Why Do NASCAR Drivers Swerve Before The Race?

Why Do NASCAR Drivers Swerve Before The Race

Have you ever noticed that before races and during cautions, NASCAR drivers sometimes make swerving, zig-zag movements? They don't follow the regular racing line, instead, going left and right constantly, which seems odd for a racing driver who is trying to be fast. It is also intriguing that drivers don't do it all the time, but just during specific moments of the race. And adding to this weird display, typically, all of the drivers swerve at the same time! This is definitely odd behavior at first glance, but it absolutely has a purpose, and below, we will examine what that purpose is!

What is Swerving in NASCAR?

The truth about the back-and-forth motions made by NASCAR drivers before a race or restart is that they are swerving. Swerving is a tactic drivers use when preparing their cars and tires for a race start or restart after a safety car. Swerving is a very important thing to do that not only applies to NASCAR but to all different motor racing categories. You'll see Formula 1 drivers doing the same thing with their cars before the race restart or when following the safety car. Although it does look quite weird for someone who is not very familiar with the sport, it is quite common, and there is a very logical explanation behind it. In fact, there are two reasons why NASCAR drivers swerve before a race: raising the tire temperature and clearing marbles (pieces of rubber) from their tires.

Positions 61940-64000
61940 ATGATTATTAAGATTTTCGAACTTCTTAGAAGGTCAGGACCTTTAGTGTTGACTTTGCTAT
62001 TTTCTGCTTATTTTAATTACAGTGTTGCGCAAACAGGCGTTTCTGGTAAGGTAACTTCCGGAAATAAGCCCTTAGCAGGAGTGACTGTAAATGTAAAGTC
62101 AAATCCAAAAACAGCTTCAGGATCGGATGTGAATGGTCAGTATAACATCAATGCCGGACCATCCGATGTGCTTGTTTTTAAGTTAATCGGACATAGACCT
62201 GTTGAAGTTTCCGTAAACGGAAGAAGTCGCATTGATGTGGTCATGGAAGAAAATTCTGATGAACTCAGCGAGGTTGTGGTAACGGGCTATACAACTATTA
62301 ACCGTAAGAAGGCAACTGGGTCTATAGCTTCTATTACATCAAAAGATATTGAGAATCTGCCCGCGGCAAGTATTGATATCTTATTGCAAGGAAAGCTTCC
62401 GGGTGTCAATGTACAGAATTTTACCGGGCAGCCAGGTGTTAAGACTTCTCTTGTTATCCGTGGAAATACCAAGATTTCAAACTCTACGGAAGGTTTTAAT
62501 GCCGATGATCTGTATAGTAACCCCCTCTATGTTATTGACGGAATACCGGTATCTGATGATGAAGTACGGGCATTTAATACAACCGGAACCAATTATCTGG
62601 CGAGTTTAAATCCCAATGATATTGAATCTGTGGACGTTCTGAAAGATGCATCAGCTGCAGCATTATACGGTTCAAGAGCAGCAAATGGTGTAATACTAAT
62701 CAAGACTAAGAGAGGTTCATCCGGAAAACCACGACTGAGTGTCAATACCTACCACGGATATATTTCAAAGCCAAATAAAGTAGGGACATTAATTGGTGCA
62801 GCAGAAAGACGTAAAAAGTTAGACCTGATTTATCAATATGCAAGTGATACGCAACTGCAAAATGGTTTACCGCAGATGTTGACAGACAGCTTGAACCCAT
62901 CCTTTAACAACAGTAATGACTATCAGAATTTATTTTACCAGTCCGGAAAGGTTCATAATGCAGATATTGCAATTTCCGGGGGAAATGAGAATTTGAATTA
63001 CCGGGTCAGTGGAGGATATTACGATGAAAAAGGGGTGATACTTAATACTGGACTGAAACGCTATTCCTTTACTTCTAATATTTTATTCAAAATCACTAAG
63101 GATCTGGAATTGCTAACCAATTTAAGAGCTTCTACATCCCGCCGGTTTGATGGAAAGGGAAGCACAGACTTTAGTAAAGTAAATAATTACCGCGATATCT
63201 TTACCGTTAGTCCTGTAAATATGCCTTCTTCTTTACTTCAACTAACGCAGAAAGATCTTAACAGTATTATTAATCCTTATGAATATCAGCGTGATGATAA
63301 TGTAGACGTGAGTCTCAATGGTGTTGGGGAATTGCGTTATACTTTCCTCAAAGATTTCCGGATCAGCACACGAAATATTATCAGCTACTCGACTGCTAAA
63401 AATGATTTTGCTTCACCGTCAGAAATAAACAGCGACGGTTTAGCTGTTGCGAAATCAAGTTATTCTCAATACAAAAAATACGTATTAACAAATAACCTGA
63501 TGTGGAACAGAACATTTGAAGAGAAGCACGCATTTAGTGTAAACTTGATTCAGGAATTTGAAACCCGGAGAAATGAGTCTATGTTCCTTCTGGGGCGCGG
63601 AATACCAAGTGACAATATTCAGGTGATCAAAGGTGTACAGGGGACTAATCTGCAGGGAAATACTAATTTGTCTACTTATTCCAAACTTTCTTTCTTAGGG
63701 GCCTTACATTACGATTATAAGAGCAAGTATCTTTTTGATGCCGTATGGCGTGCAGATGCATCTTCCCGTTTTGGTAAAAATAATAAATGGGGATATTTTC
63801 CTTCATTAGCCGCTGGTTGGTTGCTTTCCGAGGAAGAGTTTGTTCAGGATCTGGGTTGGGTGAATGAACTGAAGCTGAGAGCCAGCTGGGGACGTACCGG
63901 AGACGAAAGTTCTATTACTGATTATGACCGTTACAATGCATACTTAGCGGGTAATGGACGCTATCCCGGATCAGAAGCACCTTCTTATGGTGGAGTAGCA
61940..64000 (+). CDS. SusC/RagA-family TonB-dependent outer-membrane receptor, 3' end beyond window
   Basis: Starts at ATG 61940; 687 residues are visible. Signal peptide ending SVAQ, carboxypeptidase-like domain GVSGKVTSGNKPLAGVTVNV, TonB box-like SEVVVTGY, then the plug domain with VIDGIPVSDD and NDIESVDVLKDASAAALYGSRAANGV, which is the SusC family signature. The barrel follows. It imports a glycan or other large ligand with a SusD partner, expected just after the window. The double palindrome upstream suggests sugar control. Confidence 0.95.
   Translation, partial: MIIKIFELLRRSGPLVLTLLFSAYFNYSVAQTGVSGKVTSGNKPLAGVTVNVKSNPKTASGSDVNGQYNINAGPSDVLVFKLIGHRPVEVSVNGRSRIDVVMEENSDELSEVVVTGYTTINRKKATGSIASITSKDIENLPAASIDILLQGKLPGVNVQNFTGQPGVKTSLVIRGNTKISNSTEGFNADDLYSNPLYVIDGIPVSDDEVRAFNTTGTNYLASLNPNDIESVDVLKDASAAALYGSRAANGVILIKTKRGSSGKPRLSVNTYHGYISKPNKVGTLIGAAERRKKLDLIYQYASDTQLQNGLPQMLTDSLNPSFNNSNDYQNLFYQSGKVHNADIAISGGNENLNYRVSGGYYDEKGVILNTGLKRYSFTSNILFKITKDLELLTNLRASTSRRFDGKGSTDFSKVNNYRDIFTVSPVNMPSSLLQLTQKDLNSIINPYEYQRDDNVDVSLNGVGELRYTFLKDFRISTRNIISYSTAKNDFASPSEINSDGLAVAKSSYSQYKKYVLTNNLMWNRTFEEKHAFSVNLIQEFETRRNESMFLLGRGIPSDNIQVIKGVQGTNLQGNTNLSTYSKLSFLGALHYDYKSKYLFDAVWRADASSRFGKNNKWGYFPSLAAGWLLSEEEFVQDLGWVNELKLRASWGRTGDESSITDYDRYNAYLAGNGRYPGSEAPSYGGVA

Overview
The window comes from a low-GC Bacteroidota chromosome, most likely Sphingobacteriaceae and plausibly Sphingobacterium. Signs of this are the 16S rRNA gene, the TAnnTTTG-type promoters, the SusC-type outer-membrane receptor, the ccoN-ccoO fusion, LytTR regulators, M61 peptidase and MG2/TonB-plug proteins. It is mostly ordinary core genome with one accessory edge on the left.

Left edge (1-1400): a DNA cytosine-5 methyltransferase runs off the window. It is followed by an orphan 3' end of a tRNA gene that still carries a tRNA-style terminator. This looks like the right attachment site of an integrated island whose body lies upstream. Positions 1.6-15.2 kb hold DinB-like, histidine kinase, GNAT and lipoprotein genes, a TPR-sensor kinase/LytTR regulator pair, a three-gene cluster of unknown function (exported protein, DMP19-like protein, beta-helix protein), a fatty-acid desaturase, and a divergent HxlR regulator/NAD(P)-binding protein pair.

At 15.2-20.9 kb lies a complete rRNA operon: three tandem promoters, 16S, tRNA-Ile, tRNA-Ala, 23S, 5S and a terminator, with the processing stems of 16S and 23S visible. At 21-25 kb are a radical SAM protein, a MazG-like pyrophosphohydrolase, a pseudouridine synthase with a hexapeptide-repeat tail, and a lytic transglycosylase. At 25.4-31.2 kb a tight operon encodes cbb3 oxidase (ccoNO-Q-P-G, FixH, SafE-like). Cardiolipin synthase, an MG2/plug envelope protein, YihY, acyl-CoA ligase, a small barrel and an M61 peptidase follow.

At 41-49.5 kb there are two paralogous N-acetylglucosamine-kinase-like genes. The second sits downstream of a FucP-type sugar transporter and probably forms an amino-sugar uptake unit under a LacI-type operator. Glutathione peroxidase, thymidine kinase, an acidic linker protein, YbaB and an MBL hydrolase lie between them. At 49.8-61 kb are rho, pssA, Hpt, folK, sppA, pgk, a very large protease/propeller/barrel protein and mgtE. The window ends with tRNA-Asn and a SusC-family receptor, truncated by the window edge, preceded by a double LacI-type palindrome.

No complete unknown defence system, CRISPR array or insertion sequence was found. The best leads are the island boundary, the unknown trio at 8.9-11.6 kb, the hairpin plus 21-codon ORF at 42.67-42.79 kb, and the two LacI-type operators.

Tire Temperature

NASCAR drivers swerve before the race and during safety car situations in order to keep their tires warmed to an ideal temperature, something not possible at the lower speeds at which cars drive in those situations. Warm tires have more grip than cold tires, which naturally makes the car faster and easier to drive. In addition to swerving for the tires, drivers are steering and braking. These techniques raise the tire temperature, but it also warms up the brakes, an important part of the car during the race.

While other motorsport categories have tire warmers and other techniques to warm up tires before a race starts, NASCAR doesn't make use of such things, as they don't want any drivers to have any advantages for artificial reasons. That only makes it more important for NASCAR drivers to swerve before the race.

Marbles

The other big reason why drivers swerve is because of marbles, which are little rubber pieces that come out of the tires as they get worn out during the race. Keep in mind that NASCAR tires are not the same as tires used in regular road cars. NASCAR tires are made of elastomers, a rubber compound. As drivers race and the tires get heated, their chemical composition changes, which causes molecules to realign and marbles to form. Marbles are common in all forms of motorsports. They are simply a sign of tire wear, and while different tracks may have different types of marbles or different levels of them, it is certain that they will be there. It is quite easy to spot the marbles on the track during a race: whether you're watching the race on TV or live, you'll notice little black spots around the track.